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Who will end up crying out when the GameStop bubble bursts?

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Aakash Molpariya
Aakash started in Nov 2018 as a writer at Revyuh.com. Since joining, as writer, he is mainly responsible for Software, Science, programming, system administration and the Technology ecosystem, but due to his versatility he is used for everything possible. He writes about topics ranging from AI to hardware to games, stands in front of and behind the camera, creates creative product images and much more. He is a trained IT systems engineer and has studied computer science. By the way, he is enthusiastic about his own small projects in game development, hardware-handicraft, digital art, gaming and music. Email: aakash (at) revyuh (dot) com

Small investors who had been trapped at home in the wake of the pandemic were the ones that fueled the growth of GameStop shares. And it will be they, and not Wall Street agents, who will end up cry out when the bubble they have created bursts, several analysts warn.

During 2020, trading platforms that do not charge commissions for their services – such as Robinhood – have attracted the interest of many people who wanted to access investment markets to obtain quick income. After lowering the bar, retail investors could trade, stockbrokers became the factor that ended up inflating the GameStop bubble, Ronnie Sadka, a professor of finance at Boston College, told Reuters.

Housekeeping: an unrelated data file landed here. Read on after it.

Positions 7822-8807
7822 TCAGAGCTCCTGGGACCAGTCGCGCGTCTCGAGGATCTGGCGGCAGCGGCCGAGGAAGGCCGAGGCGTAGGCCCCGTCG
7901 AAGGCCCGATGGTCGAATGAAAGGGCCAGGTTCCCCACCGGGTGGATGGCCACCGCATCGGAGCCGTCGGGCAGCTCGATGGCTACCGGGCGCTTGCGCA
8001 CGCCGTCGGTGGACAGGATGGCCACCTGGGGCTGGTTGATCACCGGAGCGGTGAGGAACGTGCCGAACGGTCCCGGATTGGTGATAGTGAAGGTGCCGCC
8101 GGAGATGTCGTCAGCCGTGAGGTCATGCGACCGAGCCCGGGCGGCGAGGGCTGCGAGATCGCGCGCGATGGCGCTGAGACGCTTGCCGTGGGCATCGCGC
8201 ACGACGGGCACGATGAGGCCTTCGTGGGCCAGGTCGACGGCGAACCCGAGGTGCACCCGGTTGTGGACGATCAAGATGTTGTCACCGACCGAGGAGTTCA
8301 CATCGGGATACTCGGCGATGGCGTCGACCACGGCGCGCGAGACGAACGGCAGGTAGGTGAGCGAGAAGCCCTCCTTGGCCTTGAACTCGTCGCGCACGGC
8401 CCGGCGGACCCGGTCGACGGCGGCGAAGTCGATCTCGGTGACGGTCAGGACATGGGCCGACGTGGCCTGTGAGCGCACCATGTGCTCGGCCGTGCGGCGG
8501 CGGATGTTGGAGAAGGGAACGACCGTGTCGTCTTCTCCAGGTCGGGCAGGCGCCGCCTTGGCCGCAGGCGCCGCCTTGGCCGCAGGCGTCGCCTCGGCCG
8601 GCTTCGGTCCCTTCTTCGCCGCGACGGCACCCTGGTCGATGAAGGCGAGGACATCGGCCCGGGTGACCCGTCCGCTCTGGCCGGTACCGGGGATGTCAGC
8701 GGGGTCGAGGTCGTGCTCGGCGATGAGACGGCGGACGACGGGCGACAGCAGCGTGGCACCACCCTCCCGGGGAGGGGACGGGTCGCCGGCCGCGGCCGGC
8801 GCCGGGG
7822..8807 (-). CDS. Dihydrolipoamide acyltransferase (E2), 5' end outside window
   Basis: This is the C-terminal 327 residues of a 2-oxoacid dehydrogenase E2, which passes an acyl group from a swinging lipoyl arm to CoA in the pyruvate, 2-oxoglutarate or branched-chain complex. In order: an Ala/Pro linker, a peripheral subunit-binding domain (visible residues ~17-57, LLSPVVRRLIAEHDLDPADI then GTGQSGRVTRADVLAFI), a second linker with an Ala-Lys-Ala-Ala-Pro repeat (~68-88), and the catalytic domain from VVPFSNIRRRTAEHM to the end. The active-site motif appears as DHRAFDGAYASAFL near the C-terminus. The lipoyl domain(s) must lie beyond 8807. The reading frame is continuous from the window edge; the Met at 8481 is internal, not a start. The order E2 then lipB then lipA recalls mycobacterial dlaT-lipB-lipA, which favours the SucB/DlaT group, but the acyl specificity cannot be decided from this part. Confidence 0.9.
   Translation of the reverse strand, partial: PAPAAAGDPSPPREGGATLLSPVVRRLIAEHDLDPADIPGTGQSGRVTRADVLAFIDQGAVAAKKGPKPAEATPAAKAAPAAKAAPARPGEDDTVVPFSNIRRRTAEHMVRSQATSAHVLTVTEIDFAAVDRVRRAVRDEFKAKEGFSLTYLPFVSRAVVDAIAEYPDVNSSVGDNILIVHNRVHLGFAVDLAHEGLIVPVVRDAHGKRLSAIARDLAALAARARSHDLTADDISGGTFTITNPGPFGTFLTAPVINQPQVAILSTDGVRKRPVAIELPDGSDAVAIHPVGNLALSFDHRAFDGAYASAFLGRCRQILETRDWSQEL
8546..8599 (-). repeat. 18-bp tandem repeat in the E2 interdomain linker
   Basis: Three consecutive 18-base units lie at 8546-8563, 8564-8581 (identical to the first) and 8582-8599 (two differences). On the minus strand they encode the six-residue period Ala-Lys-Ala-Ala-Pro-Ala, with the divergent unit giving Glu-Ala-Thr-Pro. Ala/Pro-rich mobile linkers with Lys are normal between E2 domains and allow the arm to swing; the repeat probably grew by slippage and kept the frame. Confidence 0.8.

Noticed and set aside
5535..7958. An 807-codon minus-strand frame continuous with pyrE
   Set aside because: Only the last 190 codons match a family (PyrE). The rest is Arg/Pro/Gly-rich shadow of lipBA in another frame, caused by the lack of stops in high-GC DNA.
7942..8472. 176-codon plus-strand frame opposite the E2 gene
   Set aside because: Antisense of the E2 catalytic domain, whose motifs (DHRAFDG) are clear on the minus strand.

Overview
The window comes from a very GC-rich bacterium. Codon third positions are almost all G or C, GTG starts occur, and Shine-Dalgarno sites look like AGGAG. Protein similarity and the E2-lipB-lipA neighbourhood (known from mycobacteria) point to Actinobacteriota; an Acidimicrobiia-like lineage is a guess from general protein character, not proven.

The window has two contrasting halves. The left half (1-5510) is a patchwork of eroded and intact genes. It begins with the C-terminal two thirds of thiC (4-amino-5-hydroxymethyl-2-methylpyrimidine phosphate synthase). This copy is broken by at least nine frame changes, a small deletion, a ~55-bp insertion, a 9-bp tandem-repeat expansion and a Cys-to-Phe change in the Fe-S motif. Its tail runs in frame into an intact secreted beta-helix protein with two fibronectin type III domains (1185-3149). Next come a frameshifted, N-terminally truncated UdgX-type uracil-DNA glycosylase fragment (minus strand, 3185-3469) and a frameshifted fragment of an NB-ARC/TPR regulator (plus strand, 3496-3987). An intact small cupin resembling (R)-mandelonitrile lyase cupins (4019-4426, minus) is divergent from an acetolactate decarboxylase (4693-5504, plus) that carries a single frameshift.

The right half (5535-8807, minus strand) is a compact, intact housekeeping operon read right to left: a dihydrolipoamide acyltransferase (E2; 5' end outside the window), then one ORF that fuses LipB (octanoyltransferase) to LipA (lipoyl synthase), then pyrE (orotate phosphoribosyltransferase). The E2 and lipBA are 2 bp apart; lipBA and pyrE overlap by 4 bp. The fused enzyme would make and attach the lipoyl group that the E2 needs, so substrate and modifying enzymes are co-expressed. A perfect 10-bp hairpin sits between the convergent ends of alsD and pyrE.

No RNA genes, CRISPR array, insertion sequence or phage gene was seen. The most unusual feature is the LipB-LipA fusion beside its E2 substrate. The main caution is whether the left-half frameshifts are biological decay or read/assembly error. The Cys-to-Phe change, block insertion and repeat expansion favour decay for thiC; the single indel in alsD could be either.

Who is at risk?

As a result, GameStop shares surpassed $ 300 and pushed some people to invest more money in the company, whose real value – according to Wall Street analysts polled by Refinitiv – is just over $ 13 per share

This rally increases the risk that smaller investors will get carried away by euphoria and ignore warnings about the consequences of a possible drop. 

According to Sadka, ordinary people who are investing are becoming “a systemic risk” that the US Securities and Exchange Commission is not ready to handle.

“The challenge with regulation is that this is not a case where Wall Street is squeezing the mom and pops, this is a case where the short-sellers are getting squeezed,” the analyst said.

Short selling occurs when an investor sells shares loaned by a broker to purchase identical assets at a later date in the hope of making a financial profit. The strategy is risky since the price of an asset can grow unexpectedly, as happened with GameStop. What happened with the video game sales chain was a nightmare for the hedge funds that bet on its collapse.

However, a rather different scenario is very likely in the future. In this case, those who invest in GameStop will be the ones who will burn the most, warns Michael Pachter, an analyst at the private investment firm Wedbush Securities.

“This is the tulip bubble all over again,” he emphasized. 

In this way, the expert referred to a period of speculative euphoria in the Netherlands that took place in the years before 1637 during an outbreak of bubonic plague. In history, it was called tulipomania or tulip mania, and it ended up forming a bubble that exploded on February 5, 1637. That crisis showed that the price of an asset can plummet as quickly as it shoots. The scene ends up being bleak.